Given the North Korean regime's attempt to totally blackout news and information from the outside world, the fruits of liberty on display in South Korea are not known to Koreans north of the DMZ. That is why the American government has increased its support for independent radio broadcasts into North Korea. Other governments — especially South Korea and Japan — should help by providing access to transmission facilities and also funding. We know North Koreans are trying to listen to the outside world — a recent survey of defectors found that nearly one-half of that group had access to radios capable of receiving "illegal" foreign broadcasts that the Kim regime failed to censor.
The governments of northeast Asia should also do more to help North Korean refugees. Many North Koreans escape to China in search of freedom or just subsistence — only to live underground in China for fear of forced repatriation and the dire consequences it can bring. There may be 100,000 or more refugees in this situation. Today, with the Olympic spotlight shining, China should allow them to be resettled to South Korea — consistent with its obligations under the 1967 Protocol to the 1951 Convention Relating to the Status of Refugees. America has accepted a small number of North Korean refugees in recent years, and we should continue to do so — honoring our heritage as a refuge for those fleeing despotism.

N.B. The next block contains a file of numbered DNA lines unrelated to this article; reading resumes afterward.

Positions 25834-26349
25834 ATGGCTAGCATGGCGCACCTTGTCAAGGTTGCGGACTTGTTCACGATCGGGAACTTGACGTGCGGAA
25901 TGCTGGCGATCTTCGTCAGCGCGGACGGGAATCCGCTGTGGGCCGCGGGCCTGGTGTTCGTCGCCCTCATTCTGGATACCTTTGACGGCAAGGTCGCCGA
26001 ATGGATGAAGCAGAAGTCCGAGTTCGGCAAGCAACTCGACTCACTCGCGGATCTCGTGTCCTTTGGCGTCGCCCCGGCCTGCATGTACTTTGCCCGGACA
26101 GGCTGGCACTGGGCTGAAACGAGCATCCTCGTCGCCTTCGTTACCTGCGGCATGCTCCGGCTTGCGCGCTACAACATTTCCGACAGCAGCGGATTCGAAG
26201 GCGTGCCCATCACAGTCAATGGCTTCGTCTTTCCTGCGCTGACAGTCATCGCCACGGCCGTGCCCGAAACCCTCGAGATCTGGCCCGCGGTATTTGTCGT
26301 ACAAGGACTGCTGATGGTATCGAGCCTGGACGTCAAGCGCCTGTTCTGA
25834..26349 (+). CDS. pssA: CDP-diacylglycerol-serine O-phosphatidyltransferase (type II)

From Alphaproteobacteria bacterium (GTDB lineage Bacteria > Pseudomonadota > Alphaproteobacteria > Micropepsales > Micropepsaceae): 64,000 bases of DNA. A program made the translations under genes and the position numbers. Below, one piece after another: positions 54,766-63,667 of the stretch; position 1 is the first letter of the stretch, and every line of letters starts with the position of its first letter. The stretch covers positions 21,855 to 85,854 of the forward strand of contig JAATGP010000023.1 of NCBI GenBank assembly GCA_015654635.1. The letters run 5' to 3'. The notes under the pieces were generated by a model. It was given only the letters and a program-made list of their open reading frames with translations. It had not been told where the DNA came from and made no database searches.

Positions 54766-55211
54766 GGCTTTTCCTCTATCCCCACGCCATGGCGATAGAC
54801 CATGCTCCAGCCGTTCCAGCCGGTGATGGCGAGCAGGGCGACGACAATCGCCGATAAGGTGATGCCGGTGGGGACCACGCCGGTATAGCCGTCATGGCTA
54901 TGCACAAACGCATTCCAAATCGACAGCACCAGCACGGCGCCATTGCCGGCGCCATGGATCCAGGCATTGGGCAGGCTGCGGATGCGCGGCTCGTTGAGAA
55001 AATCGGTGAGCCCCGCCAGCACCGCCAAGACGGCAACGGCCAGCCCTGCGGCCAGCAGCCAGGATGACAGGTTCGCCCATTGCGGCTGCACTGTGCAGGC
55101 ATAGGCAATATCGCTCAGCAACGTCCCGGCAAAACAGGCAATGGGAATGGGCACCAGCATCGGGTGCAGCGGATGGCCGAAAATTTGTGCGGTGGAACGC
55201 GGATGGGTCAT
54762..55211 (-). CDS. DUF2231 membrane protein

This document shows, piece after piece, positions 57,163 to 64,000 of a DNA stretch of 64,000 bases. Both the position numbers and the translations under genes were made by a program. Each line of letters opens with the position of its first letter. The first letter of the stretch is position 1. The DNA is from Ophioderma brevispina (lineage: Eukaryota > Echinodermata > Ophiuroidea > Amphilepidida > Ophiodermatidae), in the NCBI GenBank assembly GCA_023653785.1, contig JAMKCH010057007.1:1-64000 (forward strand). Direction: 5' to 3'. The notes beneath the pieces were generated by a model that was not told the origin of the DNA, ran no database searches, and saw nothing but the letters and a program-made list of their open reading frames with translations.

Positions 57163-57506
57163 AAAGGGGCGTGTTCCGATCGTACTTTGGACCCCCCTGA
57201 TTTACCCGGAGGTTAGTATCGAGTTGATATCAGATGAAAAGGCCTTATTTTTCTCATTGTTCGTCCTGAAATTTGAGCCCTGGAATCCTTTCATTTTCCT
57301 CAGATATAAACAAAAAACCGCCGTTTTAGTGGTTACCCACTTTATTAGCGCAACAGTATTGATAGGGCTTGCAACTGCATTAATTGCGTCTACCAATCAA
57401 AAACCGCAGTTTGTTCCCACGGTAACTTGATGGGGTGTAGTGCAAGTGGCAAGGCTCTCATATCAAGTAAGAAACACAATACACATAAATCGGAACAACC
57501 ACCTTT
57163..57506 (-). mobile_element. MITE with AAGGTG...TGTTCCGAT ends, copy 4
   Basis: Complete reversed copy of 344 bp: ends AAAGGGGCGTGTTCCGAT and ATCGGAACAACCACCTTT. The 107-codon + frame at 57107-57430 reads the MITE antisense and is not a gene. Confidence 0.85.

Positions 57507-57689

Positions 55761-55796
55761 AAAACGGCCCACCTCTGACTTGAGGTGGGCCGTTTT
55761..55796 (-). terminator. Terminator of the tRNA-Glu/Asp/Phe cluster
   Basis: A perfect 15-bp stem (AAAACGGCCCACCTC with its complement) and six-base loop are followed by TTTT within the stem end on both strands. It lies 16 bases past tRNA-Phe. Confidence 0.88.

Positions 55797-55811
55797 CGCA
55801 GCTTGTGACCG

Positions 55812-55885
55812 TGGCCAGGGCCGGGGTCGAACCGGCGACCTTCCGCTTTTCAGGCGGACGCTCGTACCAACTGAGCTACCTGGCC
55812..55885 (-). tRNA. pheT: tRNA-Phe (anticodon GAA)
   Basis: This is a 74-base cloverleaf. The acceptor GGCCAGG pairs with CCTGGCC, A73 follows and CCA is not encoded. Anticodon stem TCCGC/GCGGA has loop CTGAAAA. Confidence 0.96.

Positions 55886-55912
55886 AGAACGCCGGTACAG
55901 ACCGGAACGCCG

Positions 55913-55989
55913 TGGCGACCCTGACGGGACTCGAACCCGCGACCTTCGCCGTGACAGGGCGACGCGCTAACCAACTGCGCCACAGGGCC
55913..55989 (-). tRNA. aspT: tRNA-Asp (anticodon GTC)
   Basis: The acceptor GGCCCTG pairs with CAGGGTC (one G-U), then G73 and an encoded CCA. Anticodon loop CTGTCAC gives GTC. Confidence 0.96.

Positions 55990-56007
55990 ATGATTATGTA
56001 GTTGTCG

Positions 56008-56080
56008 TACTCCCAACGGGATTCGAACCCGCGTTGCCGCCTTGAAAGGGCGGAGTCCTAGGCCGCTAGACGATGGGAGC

Finally, governments that provide North Korea with humanitarian assistance should also insist that it verifiably reach those for whom it is intended. Pyongyang is adept at diverting aid to its military and regime supporters, and donated goods also end up on the black market. South Korea and China provide the most aid to North Korea, and should insist on monitoring its distribution.
The new government in South Korea, led by Lee Myung-bak, has sent good signals about North Korea and human rights and the curtailment of economic largesse for the North. Pyongyang recently expressed its displeasure at this by expelling South Korean government employees from the Kaesong Industrial Complex, a joint economic project between the two countries located inside North Korea. Mr. Lee's willingness to stick to his principles is commendable. We want to work with him in devising an approach toward North Korea that recognizes the importance of the regime's conduct toward its citizens.
To be realistic about peace and security in northeast Asia, we must understand the links between the way a government treats its citizens and the way it treats its neighbors. Pluralistic societies benefit their citizens and also improve international stability. We and our negotiating partners should proceed with this assumption in order to advance human rights and realize an associated improvement in national security.
Released on May 5, 2008